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Old 04-06-2009, 02:32 AM   #22
Erick Mead
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Dojo: Big Green Drum (W. Florida Aikikai)
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Re: The etymology of Kote Gaeshi

Joshua Reyer wrote: View Post
At issue here seems to a fundamental misunderstanding. We divide the hand from the arm as two distinct body parts, but there's no reason why one must do that.
Of course. And there is no reason not to assume that the kunyomi original "te" has the whole limb as its reference field. But that does not address his question -- which flows from the written characters -- not the purely oral language.

Joshua Reyer wrote: View Post
That the 手 character is an ideograph of the hand and fingers doesn't mean it ever meant purely just that. It simply indicates the most distinctive feature of the whole body part.
The Chinese character goes back to the Zhou with bronze inscriptions between 1000-300 B.C. -- plainly depicting a "hand." In fact, a hand in the correct curved shape of grasping, at that.

臂 "arm" is later in the Qin and Warrings States -- ca. mid second cent. B.C. with known roots to Middle Chinese:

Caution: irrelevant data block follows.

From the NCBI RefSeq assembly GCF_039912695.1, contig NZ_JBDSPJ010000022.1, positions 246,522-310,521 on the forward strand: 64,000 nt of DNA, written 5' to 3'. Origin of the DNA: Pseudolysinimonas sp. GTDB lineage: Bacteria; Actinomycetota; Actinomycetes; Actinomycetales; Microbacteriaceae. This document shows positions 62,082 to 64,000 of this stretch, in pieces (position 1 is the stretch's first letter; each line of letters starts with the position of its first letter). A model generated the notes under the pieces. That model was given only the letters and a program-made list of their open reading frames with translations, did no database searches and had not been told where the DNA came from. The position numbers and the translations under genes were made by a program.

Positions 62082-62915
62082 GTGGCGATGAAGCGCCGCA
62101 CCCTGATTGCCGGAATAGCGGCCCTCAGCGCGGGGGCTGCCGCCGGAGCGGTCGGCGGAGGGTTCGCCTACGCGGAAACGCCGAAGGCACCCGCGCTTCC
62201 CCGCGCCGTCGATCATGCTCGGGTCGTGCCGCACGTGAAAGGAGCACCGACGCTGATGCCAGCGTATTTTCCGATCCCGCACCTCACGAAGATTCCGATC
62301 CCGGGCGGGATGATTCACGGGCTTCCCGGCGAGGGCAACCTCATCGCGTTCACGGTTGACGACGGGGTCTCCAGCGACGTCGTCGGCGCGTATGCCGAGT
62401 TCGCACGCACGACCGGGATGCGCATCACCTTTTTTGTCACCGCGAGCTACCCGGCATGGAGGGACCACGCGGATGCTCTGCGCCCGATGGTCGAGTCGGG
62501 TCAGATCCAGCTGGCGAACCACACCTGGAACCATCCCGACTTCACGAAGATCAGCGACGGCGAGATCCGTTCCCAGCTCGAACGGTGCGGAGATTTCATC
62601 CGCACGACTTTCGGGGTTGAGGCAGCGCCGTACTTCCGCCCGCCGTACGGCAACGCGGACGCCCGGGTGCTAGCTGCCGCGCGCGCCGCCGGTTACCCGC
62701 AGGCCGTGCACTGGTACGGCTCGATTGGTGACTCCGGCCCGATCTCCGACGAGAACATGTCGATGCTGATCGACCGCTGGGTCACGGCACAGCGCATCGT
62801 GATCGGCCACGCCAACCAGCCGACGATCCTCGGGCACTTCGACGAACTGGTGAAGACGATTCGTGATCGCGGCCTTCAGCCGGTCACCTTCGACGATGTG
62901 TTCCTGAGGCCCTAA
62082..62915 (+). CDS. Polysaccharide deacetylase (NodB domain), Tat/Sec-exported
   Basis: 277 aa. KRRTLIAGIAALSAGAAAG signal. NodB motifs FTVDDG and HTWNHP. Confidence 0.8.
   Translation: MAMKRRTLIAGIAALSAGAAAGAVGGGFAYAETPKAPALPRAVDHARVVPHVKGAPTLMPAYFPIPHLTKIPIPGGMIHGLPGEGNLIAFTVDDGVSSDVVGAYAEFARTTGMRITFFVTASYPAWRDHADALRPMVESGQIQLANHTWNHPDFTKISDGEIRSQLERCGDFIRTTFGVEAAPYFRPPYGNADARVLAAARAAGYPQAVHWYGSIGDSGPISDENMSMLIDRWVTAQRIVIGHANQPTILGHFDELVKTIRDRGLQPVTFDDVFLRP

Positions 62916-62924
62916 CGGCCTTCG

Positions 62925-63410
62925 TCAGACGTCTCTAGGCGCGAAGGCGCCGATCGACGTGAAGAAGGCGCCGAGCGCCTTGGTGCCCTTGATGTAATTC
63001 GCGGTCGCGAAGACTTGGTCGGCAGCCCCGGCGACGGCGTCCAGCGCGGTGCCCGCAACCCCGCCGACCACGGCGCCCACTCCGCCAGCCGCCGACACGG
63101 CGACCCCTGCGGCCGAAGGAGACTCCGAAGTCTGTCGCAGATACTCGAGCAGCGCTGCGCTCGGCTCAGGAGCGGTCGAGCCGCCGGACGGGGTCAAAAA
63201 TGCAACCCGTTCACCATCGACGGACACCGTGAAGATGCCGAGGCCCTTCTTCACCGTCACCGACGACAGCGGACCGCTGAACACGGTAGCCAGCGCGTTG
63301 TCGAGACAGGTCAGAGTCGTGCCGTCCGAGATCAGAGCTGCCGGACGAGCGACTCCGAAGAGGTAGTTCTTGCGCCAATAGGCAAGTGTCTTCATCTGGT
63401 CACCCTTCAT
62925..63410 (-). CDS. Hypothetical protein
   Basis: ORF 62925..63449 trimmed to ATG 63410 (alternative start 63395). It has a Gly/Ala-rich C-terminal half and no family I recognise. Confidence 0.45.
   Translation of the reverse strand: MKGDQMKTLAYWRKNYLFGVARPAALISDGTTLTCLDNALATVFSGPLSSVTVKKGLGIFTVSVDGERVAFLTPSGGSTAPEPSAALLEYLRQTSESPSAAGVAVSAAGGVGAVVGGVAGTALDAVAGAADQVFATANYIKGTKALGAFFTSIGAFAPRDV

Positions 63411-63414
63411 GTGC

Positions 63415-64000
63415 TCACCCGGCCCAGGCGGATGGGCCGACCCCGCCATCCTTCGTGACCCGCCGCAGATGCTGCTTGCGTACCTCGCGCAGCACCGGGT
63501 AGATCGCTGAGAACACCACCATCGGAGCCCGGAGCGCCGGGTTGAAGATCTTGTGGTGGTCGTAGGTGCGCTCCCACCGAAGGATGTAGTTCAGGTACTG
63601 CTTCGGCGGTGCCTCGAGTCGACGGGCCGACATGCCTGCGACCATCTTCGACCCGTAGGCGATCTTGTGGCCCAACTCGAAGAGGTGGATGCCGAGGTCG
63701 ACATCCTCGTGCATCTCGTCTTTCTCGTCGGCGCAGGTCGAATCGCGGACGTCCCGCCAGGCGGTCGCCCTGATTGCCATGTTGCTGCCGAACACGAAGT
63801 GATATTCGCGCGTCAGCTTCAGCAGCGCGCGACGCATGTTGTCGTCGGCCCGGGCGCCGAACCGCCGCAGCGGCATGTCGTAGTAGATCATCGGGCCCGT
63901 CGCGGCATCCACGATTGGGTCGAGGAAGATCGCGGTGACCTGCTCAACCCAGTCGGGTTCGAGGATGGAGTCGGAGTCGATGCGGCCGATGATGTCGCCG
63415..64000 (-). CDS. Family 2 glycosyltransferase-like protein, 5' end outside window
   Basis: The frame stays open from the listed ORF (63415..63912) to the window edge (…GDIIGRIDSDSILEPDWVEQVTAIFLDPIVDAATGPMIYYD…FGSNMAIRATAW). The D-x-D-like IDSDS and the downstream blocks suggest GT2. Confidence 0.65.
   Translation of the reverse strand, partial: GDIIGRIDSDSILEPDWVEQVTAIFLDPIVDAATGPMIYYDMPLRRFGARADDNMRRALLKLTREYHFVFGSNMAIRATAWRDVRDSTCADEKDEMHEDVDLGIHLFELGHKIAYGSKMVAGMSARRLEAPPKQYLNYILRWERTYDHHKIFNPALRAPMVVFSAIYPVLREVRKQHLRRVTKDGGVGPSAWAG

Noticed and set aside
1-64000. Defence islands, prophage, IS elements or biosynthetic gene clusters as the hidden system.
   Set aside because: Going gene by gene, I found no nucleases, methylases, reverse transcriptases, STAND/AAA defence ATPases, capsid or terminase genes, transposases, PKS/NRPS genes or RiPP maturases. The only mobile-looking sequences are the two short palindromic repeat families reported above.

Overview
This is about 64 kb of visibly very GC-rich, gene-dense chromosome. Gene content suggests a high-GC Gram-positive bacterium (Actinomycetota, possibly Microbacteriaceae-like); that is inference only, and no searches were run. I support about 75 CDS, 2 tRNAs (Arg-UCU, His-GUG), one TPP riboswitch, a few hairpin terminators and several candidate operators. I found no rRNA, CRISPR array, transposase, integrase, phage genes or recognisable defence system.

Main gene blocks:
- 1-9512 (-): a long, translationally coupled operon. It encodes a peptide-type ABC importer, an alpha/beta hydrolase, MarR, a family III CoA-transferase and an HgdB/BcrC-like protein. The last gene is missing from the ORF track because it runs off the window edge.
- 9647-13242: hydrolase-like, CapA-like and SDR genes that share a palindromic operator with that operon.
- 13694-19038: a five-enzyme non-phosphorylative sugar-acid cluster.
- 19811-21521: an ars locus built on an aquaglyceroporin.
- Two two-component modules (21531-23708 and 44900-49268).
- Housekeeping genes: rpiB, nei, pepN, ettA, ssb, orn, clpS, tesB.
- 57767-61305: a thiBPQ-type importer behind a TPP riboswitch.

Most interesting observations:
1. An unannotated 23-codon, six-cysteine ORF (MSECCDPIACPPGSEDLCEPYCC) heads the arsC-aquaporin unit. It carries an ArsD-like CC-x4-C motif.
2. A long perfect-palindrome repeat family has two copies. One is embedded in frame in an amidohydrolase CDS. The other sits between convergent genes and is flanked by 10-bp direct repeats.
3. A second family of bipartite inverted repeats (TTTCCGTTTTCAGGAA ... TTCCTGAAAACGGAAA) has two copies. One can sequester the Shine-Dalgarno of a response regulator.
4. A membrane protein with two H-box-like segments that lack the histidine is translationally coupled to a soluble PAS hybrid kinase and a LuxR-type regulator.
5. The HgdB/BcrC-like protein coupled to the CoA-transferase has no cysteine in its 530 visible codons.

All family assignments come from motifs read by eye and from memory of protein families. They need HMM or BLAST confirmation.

-- I have no idea whether the metonymy occurred in the translation into manyogana or the process of Chinese developing broader connotation from that time until the sixth or seventh cent. A.D. but the Modern Chinese suggests it was later, in translation.

Joshua Reyer wrote: View Post
Further, David Yap's info that 手 also refers to the whole arm in Chinese is quite relevant even from an etymological point of view.

Body part words, being very commonly used, are extraordinarily stable. The words "hand", "wrist", "arm", "elbow", and "shoulder" mean the same that they did 1500 years ago when "English" was first born.
I don't think that David (Yap) was suggesting that merely because 手 can be used to refer to "arm" that it is the common way to do so (it isn't). It may allow the suggestion that the expression might have available in the seventh century for reduction to manyogana. But it most likely does not, the common expressions, in modern Chinese are not single characters like 臂, but compounds, and they indicate the preservation of the reference distinction by joining them to mean the whole of the arm -- i.e. 手臂 and 手膀 -- both, lit.-- "hand+arm."

However, the modern Chinese usage David reports may more easily be a shortened back-formation from these later compounds. In classical Chinese at the time of the adoption of manyogana compound forms (particularly of common terms) would have been very rare, almost non-existent. Since the contextual distinction would be (usually) obvious, this is a good candidate for a shortened expression.

A close parallel with our Japanese example here, on a much shorter timescale, would be modern British English which refers to "telly" -- which is the shortened first part of a invented compound, "tele-vision," derived from previously unassociated Greek roots. If one tried to read the term with its Greek root it would say "I am going to watch the 'far away' ..."


Erick Mead
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